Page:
April 27, 2006
BOY, HE SURE RACED DOWN THAT DEAD END (via Matt Murphy):
What FDR Teaches Us: Long Shadow: A new book relives his first 100 days. Have a look, Mr. President. (Jonathan Alter, 5/01/06, Newsweek)
On one level, it's unfair to compare a sitting president to his predecessors, especially when he has more than two and a half years to go. And it's doubly unfair to compare George Walker Bush, currently experiencing some of the lowest approval ratings in the history of polling, to Franklin Delano Roosevelt, who is on the list of even conservative historians as one of our best presidents. But juxtaposing the two men may shed some light on both Roosevelt's unusual gifts and Bush's current troubles. FDR's presidency can offer some useful lessons—for today's White House, and for anyone intrigued by the mysteries of leadership. [...]
Two weeks after barely dodging assassination in Miami in February of 1933, Roosevelt took office and performed a similar conjuring act on a larger stage. With the banks closed and millions of Americans wiped out, FDR used his "first-class temperament" to treat the mental depression of Americans without curing their economic one. In the days following his "fear itself" Inaugural and first "Fireside Chat," the same citizens who had lined up the month before to withdraw their last savings from the bank (and stuff it under the mattress or tape it to their chests) lined up to redeposit patriotically. This astounding act of ebullient leadership marked the "defining moment" of modern American politics, when Roosevelt saved both capitalism and democracy within a few weeks and redefined the bargain—the "Deal"—the country struck with its own people.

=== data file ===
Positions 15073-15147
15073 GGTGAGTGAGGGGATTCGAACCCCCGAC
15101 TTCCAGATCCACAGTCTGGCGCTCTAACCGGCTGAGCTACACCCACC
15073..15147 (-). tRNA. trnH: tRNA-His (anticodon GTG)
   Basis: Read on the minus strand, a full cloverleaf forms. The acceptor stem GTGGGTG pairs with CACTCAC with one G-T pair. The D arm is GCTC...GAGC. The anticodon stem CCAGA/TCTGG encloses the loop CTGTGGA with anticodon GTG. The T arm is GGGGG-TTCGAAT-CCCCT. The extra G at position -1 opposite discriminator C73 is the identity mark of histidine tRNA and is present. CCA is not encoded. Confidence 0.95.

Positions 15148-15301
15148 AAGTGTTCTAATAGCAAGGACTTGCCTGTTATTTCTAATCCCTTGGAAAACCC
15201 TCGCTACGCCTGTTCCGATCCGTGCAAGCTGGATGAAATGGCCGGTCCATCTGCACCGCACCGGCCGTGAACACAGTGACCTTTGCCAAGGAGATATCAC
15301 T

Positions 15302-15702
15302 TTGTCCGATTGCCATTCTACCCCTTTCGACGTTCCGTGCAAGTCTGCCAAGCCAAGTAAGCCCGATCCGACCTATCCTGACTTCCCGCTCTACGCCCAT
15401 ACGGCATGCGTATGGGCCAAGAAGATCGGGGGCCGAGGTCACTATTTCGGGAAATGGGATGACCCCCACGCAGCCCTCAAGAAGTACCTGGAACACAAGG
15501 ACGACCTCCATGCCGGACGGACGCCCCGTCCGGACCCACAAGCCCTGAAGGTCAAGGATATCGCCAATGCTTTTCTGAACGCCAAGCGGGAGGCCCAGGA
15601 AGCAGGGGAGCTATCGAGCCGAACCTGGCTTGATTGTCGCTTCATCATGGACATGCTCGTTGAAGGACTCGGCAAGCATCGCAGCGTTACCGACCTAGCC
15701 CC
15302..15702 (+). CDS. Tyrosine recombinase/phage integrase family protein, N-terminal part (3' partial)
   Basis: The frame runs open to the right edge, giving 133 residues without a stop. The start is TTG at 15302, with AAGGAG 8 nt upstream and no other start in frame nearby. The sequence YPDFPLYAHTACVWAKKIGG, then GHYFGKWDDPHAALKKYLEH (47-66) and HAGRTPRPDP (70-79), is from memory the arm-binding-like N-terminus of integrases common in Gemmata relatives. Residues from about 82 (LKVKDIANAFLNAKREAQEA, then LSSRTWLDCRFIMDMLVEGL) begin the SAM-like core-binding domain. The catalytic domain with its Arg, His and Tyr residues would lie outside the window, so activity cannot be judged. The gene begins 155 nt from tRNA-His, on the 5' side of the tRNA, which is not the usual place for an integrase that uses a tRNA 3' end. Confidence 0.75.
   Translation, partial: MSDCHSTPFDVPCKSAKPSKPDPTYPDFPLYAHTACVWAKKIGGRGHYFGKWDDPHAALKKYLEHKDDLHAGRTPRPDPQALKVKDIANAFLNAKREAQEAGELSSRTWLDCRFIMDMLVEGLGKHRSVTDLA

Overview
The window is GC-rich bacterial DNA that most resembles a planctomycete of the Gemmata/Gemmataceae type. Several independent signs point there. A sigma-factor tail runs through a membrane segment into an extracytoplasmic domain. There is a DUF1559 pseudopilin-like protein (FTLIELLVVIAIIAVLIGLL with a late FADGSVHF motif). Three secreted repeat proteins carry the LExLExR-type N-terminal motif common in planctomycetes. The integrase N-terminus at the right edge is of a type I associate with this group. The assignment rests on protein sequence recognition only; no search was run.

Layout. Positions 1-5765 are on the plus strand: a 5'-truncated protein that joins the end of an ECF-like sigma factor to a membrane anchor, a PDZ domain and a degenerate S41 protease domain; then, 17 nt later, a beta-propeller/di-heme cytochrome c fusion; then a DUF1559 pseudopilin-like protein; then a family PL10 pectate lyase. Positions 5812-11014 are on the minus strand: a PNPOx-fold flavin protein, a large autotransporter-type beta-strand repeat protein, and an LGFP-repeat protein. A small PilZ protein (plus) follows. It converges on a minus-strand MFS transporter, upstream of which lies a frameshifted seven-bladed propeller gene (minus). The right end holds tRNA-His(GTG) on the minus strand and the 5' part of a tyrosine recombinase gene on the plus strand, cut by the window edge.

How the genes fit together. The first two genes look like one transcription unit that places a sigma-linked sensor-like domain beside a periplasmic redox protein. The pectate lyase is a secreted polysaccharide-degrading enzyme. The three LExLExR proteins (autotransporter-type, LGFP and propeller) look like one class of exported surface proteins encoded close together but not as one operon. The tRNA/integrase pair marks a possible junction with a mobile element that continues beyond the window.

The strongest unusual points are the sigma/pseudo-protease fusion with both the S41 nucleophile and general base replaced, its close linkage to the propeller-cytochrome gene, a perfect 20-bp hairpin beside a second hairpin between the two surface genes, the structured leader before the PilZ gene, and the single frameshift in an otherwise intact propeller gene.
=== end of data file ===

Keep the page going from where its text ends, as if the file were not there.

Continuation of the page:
In "The Defining Moment," my new book examining FDR's election and storied Hundred Days, I don't draw explicit comparisons with Bush. But they're hard to ignore.
In fact, as David M. Kennedy points out in his entirely orthodox liberal history of the period for the Oxford History of the United States, Freedom from Fear, FDR's hundred Days were a complete flop and it was only several terms later that the economy started growing again in any meaningful way, largely because we were building stuff to sell to the Europeans who were at war. Meanwhile, the notion that capitalism and democracy were in any peril is the kind of claptrap you get from folks who don't believe in them to begin with, else they'd not think them so fragile.
It is worth considering though what George W. Bush would have accomplished with a congressional majority and a landslide victory of the size that FDR was handed by circumstances in 1932. The undoing of the New Deal/Great Society would be much further along, with personalized retirement accounts, universal school vouchers and perhaps even some kind of universal HSAs. We'll likely still manage to undo the damage FDR caused, but it will take a while longer.Posted by Orrin Judd at April 27, 2006 7:54 AM